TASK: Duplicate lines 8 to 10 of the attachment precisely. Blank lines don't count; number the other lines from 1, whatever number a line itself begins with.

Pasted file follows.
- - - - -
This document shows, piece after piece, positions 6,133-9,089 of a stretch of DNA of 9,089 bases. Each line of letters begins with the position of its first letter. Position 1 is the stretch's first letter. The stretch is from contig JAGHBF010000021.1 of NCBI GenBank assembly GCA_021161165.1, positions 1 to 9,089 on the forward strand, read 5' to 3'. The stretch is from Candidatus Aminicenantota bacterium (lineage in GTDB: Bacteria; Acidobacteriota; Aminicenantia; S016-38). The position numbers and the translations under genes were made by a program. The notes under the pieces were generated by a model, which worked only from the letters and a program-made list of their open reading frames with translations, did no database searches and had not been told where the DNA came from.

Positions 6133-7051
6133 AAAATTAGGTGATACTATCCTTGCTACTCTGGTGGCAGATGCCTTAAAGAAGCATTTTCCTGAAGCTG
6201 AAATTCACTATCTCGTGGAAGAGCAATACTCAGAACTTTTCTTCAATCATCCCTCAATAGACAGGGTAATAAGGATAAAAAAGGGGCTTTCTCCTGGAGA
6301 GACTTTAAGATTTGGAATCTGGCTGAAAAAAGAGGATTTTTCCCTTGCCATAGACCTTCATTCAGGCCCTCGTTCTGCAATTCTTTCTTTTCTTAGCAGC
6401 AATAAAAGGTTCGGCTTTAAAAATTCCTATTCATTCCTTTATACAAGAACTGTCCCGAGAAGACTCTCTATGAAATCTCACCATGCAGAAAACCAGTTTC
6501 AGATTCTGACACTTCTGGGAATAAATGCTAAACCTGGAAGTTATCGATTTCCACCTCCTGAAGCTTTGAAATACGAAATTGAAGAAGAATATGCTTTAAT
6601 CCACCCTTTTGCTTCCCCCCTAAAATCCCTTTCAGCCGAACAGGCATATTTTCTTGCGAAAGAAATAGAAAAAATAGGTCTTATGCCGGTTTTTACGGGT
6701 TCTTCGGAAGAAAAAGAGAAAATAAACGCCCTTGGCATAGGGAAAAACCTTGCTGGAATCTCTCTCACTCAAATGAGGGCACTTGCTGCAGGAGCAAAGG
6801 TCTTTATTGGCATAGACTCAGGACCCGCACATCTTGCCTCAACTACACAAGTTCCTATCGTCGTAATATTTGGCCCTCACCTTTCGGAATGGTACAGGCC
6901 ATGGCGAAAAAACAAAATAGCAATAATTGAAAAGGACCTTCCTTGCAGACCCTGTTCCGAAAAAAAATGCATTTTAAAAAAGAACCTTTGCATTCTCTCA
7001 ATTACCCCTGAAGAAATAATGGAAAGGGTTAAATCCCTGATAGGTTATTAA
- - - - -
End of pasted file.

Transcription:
6601 CCACCCTTTTGCTTCCCCCCTAAAATCCCTTTCAGCCGAACAGGCATATTTTCTTGCGAAAGAAATAGAAAAAATAGGTCTTATGCCGGTTTTTACGGGT
6701 TCTTCGGAAGAAAAAGAGAAAATAAACGCCCTTGGCATAGGGAAAAACCTTGCTGGAATCTCTCTCACTCAAATGAGGGCACTTGCTGCAGGAGCAAAGG
6801 TCTTTATTGGCATAGACTCAGGACCCGCACATCTTGCCTCAACTACACAAGTTCCTATCGTCGTAATATTTGGCCCTCACCTTTCGGAATGGTACAGGCC